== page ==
When I first ventured outside with a classic red and black Lowe Alpine backpack perched on my shoulders, full of gear that would help me survive an apocalypse, I felt an incredible sense of freedom.

There was an old backpacking checklist at the rustic summer camp where I worked at the time, and I had spent hours going over the gear on it. Piece by piece, I acquired every item listed.



Beginning my backpacking career was entirely possible with that handy checklist. And while it may be outdated now, the importance of having a reliable and informed list of gear necessities is timeless. This backpacking checklist is a collection of updated expertise and gear recommendations for pros and first-timers alike to heed and take on future adventures.

Here’s What to Put On Your Backpacking Checklist

Back view of man backpacking with his dog through forest hillside

Image from The Dyrt camper Jenny R.

My first summer in the mountains of Colorado, I was a nineteen-year-old summer camp counselor. This meant I was pretty short on cash. This meant that my backpacking checklist involved balancing affordability with quality and resulted in almost forty-five pounds of dubious-quality gear.

Fortunately, my back was young enough at the time to hump it on some beautiful multi-day treks through the Rockies that summer. Modern backpackers, however, can round up all the gear they need and end up with a lot less weight to carry, thanks to the advent of the light and fast gear movement.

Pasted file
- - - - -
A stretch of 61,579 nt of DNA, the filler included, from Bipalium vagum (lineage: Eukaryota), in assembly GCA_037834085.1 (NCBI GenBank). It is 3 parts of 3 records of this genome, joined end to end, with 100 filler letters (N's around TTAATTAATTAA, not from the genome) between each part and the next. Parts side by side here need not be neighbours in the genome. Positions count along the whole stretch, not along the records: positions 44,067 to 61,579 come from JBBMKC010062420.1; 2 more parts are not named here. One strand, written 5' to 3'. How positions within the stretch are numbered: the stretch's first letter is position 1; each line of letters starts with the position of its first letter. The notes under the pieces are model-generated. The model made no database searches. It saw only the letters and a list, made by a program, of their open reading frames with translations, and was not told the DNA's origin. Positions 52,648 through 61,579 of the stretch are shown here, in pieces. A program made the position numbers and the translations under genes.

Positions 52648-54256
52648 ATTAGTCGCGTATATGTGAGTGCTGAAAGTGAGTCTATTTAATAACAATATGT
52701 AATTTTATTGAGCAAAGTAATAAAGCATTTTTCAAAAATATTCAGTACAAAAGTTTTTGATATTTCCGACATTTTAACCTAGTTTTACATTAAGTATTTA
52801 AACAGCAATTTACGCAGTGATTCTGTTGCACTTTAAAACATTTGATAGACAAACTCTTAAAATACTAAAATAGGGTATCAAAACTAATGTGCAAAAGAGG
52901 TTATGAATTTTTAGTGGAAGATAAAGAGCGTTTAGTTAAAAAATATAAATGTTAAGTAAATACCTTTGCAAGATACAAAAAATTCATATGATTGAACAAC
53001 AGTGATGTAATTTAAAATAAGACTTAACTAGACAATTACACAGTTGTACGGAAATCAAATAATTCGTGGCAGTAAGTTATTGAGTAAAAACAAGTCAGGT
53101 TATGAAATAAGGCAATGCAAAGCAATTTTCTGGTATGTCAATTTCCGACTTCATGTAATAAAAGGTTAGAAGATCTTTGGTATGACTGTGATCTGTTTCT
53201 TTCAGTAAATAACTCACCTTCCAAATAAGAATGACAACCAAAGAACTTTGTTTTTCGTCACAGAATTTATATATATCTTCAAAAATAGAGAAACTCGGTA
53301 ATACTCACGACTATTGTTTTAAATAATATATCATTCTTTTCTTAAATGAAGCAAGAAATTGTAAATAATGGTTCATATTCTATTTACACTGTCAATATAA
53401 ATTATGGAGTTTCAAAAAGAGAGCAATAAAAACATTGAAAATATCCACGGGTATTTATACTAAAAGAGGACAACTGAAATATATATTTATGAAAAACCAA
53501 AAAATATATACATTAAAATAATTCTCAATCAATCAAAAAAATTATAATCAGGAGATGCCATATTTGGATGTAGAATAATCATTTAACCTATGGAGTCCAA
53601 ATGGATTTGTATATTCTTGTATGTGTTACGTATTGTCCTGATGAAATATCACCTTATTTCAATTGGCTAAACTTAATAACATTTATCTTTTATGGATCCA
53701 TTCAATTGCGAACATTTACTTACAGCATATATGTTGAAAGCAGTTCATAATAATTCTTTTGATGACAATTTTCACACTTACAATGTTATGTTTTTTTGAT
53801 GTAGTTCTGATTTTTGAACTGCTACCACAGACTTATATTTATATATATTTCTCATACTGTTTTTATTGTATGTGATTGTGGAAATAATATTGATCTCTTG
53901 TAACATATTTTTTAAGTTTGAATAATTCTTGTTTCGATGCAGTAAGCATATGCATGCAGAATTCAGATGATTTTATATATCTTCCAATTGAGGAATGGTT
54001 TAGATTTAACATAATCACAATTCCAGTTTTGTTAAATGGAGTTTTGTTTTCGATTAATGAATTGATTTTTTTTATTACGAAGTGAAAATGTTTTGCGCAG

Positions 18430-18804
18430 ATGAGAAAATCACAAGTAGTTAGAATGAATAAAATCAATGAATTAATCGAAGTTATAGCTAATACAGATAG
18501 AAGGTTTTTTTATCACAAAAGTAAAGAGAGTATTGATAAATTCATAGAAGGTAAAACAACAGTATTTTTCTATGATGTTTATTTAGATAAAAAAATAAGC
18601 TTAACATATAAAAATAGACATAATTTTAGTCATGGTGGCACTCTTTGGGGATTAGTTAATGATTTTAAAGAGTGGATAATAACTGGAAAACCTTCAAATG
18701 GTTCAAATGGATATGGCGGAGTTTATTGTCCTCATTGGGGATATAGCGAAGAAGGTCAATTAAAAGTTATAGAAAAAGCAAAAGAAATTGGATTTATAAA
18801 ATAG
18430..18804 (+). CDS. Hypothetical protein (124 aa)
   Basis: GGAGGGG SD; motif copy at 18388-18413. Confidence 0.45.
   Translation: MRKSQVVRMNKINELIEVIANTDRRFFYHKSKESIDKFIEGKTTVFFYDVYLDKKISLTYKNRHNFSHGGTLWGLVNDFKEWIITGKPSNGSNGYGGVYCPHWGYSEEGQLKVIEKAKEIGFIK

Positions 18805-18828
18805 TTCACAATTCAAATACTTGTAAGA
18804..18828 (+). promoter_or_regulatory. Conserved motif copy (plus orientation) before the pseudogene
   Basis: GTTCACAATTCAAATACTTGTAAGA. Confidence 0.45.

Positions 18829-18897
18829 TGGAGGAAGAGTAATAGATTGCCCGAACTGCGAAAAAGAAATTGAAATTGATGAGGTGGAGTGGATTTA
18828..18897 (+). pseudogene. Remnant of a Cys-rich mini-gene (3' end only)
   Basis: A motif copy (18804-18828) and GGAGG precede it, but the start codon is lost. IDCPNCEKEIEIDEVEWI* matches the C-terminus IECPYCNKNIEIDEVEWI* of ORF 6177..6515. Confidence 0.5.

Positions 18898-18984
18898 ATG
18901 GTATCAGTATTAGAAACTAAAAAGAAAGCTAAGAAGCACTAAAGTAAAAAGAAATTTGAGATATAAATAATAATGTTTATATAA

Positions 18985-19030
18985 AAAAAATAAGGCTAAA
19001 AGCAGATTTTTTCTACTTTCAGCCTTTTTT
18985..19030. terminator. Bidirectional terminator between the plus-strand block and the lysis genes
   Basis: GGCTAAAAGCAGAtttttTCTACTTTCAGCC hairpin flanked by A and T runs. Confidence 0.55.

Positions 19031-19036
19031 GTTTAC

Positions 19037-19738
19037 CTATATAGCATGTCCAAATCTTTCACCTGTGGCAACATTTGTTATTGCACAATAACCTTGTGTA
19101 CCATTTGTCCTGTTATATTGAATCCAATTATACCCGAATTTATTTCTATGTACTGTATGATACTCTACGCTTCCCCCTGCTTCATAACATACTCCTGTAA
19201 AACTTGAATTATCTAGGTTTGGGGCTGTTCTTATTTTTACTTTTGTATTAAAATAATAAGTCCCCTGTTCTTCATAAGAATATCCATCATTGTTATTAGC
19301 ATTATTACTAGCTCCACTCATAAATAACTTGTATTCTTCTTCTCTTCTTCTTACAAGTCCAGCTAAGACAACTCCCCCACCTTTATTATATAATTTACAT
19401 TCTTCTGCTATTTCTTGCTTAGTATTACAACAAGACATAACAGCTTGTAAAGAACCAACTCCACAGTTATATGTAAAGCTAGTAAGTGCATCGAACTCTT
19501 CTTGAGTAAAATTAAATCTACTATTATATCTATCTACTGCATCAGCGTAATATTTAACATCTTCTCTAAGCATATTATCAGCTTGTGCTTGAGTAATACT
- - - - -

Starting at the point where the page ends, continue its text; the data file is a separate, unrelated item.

A note on backpacking gear: as a rule of thumb, the lighter it is, the more it costs. If you’re trying to keep a reasonable budget, you might not always need to go for the lightest option. It’s also wise to set your destination goals and your budget before referring to a backpacking checklist, as your necessities may change depending on those factors.

1. Backpacking Camping Gear

a backpacking pack, a tent, a chair and other smaller backpacking gear items laid out on a floor

Image from The Dyrt camper Kayla H.

Tent, Bivy or Hammock

This will most likely be your biggest cost, as your shelter is your most important piece of gear. If you like to hike and camp solo, a backpacking hammock will change your life. We really love the new hammock-tent from Kammock which comes with a rainfly and packs up at less than 2 pounds.  A bivy sac (or bivouac sack) is another ultra-light tent alternative. It’s essentially a super light, waterproof body bag (but way less creepy than that sounds). Most of them can pack down smaller than your sleeping bag, and you can be completely covered from the elements while also feeling very close to them. If you backpack with a partner or your dog, a tent makes the most sense. It provides sheltered space that can be used for more than sleeping, which a bivy and hammock do not. Partners can split the weight of a tent between them to lighten their pack. Check out our guide for finding the best camping tent for you.

Sleeping Bag

The big question when it comes to sleeping bags is down or synthetic? Down bags are much lighter and insulate at colder temps. They are pricey, but they’re the preferred backpacking option. Modern synthetic sleeping bags however, can keep you warm even when wet and handle a lot of abuse (ie. kids and dogs). They tend to be a bit heavier.